Objective: To assess smoking cessation counseling and nicotine replacement therapy prescription and recommendation practices among obstetric and pediatric providers.
Methods: We sent out a self-administered survey to 61 obstetric and pediatric nurse practitioners and physicians at six community health centers in the Boston area.
Results: Obstetric providers were more likely to view smoking cessation counseling as their responsibility in treating pregnant women than pediatric providers did in treating infants with mothers who smoked (mean +/- standard deviation [95% confidence interval] 4.5 +/- 0.76 [4.2, 4.8] versus 4.0 +/- 0.8 [3.7, 4.3] on a five-point scale; P <.05). Obstetric providers believed that smoking cessation counseling was more effective than did pediatric providers (3.45 +/- 1.1 [3.0, 3.9] versus 2.8 +/- 0.8 [2.5, 3.1] on a five-point scale; P <.05) and were more likely to report provision of cessation assistance than pediatric providers (63% [44%, 82%] versus 17% [5%, 29%]; P <.05). Obstetric providers were more likely to prescribe or recommend over-the-counter nicotine replacement therapy than pediatric providers (44% [25%, 63%] versus 11% [1%, 21%], P =.004). Reasons for not prescribing nicotine replacement differed according to specialty; however, perceived lack of efficacy was not a typical reason given by clinicians in either specialty. Only two of 47 practitioners who did not prescribe or recommend those therapies listed that as a factor in their decisions.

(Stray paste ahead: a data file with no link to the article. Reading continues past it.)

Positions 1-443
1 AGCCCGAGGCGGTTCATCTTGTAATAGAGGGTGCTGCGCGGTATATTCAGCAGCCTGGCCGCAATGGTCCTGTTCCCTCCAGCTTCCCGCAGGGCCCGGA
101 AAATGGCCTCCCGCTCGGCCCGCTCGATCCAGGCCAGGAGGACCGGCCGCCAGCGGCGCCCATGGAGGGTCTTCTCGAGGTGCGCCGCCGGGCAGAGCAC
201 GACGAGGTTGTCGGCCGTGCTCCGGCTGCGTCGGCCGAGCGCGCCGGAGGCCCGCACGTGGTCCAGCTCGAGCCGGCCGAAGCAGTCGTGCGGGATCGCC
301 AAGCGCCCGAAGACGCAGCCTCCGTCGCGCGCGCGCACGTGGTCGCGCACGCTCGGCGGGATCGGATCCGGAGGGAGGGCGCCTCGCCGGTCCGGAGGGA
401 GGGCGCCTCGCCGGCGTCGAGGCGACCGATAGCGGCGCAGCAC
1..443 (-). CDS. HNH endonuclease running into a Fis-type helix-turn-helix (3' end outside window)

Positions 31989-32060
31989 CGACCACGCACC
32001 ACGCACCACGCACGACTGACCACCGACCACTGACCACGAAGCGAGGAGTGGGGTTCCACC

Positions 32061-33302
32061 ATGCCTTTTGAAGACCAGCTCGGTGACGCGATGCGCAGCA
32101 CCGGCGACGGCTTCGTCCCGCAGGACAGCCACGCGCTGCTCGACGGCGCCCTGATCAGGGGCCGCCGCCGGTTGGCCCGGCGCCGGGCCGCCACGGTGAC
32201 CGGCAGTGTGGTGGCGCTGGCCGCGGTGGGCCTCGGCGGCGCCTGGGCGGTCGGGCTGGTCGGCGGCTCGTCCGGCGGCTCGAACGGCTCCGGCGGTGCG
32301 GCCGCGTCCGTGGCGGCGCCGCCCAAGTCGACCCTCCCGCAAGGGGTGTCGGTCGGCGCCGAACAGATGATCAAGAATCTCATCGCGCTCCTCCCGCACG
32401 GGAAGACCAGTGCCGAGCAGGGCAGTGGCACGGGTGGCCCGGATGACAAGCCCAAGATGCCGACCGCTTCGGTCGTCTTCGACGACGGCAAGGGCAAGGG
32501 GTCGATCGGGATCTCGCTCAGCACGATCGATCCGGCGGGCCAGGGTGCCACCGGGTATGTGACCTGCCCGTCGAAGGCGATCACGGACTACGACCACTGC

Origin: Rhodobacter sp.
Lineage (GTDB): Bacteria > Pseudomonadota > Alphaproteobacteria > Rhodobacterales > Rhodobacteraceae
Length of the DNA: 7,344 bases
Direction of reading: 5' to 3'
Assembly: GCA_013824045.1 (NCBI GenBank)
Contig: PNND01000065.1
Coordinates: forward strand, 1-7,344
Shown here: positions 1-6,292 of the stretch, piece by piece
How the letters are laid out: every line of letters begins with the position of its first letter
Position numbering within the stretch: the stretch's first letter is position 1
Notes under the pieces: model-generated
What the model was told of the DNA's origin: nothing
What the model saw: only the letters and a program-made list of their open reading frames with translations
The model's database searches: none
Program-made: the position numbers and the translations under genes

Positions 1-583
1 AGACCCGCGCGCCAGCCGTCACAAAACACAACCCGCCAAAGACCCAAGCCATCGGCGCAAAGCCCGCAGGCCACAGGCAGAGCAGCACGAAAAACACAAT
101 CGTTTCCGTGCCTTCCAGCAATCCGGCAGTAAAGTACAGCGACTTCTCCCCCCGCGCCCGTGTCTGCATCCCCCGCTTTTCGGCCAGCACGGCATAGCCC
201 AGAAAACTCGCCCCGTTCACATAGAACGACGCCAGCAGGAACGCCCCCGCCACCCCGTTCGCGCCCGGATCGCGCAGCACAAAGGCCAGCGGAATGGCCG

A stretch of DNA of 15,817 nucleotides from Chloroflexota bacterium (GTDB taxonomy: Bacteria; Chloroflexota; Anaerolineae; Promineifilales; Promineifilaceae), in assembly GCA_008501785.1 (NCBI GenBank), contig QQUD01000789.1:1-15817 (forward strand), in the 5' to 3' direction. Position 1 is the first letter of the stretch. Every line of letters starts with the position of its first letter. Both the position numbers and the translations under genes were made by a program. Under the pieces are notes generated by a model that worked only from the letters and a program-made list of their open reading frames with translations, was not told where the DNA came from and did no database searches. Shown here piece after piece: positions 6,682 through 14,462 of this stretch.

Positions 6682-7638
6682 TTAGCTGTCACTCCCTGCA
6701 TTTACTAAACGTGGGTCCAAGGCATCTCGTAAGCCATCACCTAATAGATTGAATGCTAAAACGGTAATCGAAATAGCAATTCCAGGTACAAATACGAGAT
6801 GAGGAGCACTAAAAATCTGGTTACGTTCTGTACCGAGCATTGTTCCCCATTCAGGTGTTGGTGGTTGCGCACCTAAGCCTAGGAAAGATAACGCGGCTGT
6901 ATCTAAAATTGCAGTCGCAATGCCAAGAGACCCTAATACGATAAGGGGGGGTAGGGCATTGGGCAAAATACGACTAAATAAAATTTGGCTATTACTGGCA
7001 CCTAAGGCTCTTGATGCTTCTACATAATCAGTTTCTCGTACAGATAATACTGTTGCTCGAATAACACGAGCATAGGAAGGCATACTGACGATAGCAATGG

Conclusion: We found that nicotine replacement therapies are commonly prescribed or recommended to pregnant smokers by obstetric providers, but less commonly to lactating women by pediatric providers.